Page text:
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Analog Computing.

By: Ulmann, Bernd.
Material type: materialTypeLabelBookSeries: eBooks on Demand.Publisher: Berlin/Boston : Walter de Gruyter GmbH, 2013Copyright date: ©2013Description: 1 online resource (314 pages).Content type: text Media type: computer Carrier type: online resourceISBN: 9783486755183.Subject(s): Electronic analog computersGenre/Form: Electronic books.Additional physical formats: Print version:: Analog ComputingDDC classification: 651 Online resources: Click here to view this ebook.
Contents:
Pages:1 to 25 -- Pages:26 to 50 -- Pages:51 to 75 -- Pages:76 to 100 -- Pages:101 to 125 -- Pages:126 to 150 -- Pages:151 to 175 -- Pages:176 to 200 -- Pages:201 to 225 -- Pages:226 to 250 -- Pages:251 to 275 -- Pages:276 to 300 -- Pages:301 to 314.
Summary: This book is a comprehensive introduction to analog computing. As most textbooks about this powerful computing paradigm date back to the 1960s and 1970s, it fills a void and forges a bridge from the early days of analog computing to future applications. The idea of analog computing is not new. In fact, this computing paradigm is nearly forgotten, although it offers a path to both high-speed and low-power computing, which are in even more demand now than they were back in the heyday of electronic analog computers.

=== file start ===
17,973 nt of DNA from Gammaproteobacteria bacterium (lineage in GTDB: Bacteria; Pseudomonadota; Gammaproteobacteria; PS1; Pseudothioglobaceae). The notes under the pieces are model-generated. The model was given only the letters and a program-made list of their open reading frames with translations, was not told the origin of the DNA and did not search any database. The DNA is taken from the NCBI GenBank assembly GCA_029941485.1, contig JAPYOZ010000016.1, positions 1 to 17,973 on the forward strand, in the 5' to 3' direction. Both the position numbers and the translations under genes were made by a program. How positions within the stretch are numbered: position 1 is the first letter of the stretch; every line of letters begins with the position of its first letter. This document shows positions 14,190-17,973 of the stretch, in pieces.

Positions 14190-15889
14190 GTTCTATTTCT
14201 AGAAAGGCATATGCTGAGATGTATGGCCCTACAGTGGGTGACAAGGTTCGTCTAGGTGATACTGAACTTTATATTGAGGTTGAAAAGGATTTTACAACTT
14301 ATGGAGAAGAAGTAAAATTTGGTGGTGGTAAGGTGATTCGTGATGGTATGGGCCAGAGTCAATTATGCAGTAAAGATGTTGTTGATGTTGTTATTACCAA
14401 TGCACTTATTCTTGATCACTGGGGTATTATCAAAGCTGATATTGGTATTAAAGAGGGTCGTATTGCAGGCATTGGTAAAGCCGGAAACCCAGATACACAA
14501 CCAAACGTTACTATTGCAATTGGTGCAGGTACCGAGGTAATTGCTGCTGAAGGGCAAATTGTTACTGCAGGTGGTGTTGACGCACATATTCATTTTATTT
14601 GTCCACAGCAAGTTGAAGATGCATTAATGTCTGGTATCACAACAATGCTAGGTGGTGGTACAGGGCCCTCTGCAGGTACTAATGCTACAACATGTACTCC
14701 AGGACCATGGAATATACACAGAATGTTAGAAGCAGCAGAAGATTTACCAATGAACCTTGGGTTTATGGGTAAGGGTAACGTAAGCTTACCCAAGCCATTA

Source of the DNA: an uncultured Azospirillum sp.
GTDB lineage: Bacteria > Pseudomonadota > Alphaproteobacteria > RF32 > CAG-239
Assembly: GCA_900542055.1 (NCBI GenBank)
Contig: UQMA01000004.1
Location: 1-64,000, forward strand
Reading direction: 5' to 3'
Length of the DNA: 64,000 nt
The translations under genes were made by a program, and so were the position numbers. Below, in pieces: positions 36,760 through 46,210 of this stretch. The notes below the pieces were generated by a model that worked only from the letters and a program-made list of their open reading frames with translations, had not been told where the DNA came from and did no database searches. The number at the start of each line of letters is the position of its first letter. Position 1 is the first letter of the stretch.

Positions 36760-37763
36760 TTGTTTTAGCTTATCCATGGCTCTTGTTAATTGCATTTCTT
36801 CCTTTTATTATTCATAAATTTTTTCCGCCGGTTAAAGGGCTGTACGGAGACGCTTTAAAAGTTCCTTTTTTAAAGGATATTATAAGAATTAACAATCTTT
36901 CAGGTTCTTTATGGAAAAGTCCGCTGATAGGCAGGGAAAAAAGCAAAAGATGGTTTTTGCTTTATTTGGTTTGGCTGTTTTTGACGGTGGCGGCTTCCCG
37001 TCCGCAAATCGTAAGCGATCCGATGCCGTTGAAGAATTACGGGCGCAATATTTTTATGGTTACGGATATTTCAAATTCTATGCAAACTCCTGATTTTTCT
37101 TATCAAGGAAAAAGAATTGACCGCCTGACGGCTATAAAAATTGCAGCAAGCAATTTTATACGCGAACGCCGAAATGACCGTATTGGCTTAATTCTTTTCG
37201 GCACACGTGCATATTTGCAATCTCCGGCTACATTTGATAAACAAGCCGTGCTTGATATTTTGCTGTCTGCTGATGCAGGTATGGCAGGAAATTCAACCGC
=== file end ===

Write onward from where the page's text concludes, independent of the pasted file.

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Item type Current location Call number URL Status Date due Barcode
Electronic Book UT Tyler Online
Online
QA76.4 .A384 2013 (Browse shelf) https://ebookcentral.proquest.com/lib/uttyler/detail.action?docID=1663436 Available EBC1663436

Pages:1 to 25 -- Pages:26 to 50 -- Pages:51 to 75 -- Pages:76 to 100 -- Pages:101 to 125 -- Pages:126 to 150 -- Pages:151 to 175 -- Pages:176 to 200 -- Pages:201 to 225 -- Pages:226 to 250 -- Pages:251 to 275 -- Pages:276 to 300 -- Pages:301 to 314.

This book is a comprehensive introduction to analog computing. As most textbooks about this powerful computing paradigm date back to the 1960s and 1970s, it fills a void and forges a bridge from the early days of analog computing to future applications. The idea of analog computing is not new. In fact, this computing paradigm is nearly forgotten, although it offers a path to both high-speed and low-power computing, which are in even more demand now than they were back in the heyday of electronic analog computers.

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